The Great Molasses Flood.
The North End Neighborhood, Boston, Massachusetts. January 15, 1919.
2 million gallons of molasses rushed through the streets of Boston’s North End Neighborhood, when a storage tank burst.
The tank that was about 50 foot high and 90 foot wide burst when rising temperatures and a possible increase in Carbon Dioxide, a by product of fermentation, caused the tank to explode.
The 40 ft high wave of molasses moved at an incredible 35 mph. It rushed through the streets like flood waters after a rain storm.
The Flood knocked buildings of of their foundations, toppled a train car, and swept a truck into the Boston Harbor.
The torrent covered streets and poured into local shops and storefronts, even the theater was flooded. Carts, animals and people were all swept away with the flood.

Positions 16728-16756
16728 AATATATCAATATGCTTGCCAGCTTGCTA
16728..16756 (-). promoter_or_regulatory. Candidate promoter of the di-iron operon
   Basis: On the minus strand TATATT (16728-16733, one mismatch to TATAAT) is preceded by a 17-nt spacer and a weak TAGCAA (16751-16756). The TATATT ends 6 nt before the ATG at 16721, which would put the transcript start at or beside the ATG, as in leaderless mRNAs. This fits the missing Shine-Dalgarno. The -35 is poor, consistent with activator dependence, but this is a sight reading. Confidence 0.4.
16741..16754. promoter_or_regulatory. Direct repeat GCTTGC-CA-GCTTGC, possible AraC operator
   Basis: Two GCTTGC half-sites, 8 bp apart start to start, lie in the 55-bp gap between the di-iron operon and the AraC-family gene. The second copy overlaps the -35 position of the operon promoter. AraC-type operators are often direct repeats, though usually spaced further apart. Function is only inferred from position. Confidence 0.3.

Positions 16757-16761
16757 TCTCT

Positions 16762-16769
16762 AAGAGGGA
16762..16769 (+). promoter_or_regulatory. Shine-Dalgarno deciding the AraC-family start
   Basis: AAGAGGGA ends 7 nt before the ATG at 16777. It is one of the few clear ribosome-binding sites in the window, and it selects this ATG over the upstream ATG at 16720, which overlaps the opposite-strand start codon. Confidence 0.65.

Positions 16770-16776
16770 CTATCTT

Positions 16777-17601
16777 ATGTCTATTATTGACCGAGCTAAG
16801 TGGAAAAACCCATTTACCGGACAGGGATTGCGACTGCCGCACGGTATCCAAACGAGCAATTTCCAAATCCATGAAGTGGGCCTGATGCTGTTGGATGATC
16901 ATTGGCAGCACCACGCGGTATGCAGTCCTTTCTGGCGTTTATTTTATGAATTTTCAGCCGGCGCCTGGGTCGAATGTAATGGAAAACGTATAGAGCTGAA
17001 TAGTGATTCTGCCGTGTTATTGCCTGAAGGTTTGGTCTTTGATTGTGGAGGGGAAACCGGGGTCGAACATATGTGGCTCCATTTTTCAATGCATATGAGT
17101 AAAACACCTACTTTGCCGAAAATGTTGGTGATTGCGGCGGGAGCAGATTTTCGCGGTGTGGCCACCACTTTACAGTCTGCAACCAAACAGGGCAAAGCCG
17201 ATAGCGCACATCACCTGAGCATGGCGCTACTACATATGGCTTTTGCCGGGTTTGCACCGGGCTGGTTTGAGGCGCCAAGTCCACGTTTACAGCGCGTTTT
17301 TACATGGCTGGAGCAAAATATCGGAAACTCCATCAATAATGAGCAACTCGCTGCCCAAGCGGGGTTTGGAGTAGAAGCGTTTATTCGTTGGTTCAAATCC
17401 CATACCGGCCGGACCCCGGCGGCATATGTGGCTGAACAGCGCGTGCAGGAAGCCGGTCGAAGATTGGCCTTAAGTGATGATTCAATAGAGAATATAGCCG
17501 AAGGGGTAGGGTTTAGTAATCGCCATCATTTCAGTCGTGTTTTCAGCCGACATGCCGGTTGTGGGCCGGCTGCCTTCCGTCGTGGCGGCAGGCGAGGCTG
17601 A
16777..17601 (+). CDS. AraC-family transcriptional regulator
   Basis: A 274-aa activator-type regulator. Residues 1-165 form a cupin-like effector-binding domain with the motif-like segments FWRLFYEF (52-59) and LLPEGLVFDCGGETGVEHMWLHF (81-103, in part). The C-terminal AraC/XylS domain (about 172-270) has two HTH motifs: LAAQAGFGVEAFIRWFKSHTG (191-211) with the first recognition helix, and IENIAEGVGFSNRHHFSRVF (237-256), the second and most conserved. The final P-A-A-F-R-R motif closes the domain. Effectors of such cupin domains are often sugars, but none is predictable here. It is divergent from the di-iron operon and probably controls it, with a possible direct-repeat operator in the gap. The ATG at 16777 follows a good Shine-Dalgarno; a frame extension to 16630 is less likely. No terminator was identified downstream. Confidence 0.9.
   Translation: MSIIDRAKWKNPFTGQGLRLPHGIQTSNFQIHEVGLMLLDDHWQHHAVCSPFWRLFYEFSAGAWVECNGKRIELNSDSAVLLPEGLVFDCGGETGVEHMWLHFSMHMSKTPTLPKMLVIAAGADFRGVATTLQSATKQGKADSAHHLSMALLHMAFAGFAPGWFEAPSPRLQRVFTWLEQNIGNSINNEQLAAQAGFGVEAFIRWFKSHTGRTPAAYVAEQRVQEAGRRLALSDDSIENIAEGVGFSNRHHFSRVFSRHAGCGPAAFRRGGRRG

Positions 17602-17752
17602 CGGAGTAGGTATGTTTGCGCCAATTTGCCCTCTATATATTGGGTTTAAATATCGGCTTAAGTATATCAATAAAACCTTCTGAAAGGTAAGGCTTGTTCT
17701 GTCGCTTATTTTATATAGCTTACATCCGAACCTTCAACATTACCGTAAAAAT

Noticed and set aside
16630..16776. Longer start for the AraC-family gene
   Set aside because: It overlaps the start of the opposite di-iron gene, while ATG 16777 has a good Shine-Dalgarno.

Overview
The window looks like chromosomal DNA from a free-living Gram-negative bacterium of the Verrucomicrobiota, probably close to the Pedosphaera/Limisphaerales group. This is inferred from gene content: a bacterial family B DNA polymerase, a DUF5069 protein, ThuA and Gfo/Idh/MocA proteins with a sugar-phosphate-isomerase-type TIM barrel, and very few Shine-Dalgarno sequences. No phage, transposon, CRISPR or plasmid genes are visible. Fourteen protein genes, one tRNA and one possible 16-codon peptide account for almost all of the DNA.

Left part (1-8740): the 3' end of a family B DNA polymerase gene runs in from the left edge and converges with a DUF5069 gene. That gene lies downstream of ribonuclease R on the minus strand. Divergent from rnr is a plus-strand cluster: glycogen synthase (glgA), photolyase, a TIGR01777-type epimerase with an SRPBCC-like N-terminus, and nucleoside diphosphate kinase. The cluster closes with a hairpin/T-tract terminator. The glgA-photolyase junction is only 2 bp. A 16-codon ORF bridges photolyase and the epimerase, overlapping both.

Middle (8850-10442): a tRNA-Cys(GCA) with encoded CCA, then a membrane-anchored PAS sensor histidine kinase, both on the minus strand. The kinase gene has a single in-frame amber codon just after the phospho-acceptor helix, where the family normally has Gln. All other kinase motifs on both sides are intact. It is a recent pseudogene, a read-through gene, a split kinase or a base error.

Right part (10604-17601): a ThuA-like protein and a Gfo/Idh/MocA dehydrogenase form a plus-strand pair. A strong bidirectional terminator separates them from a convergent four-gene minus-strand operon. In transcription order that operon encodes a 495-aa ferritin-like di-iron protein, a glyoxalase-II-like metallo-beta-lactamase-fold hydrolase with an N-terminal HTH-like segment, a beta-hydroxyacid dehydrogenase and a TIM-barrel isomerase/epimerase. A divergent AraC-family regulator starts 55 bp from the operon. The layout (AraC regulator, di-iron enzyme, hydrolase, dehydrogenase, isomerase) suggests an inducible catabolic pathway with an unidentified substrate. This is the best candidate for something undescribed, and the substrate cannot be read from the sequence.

Tragically 21 people lost their lives and over 100 more were injured. Horses, dogs and other animals were also killed.
It took weeks, for over 300 people to clean up the sticky smelly mess. The Boston Harbor remained brown from the molasses until well into the summer. For many years after the flood, the locals said that on hot summer days the streets still smelled of molasses.
This is an interesting fact that I had never heard of before. I came across this information while looking up a nutrition fact on my favorite snack, molasses on buttered toast.
The original reference was on the Worlds Healthiest Foods website and the details came from wikipedia.
The Village Mother.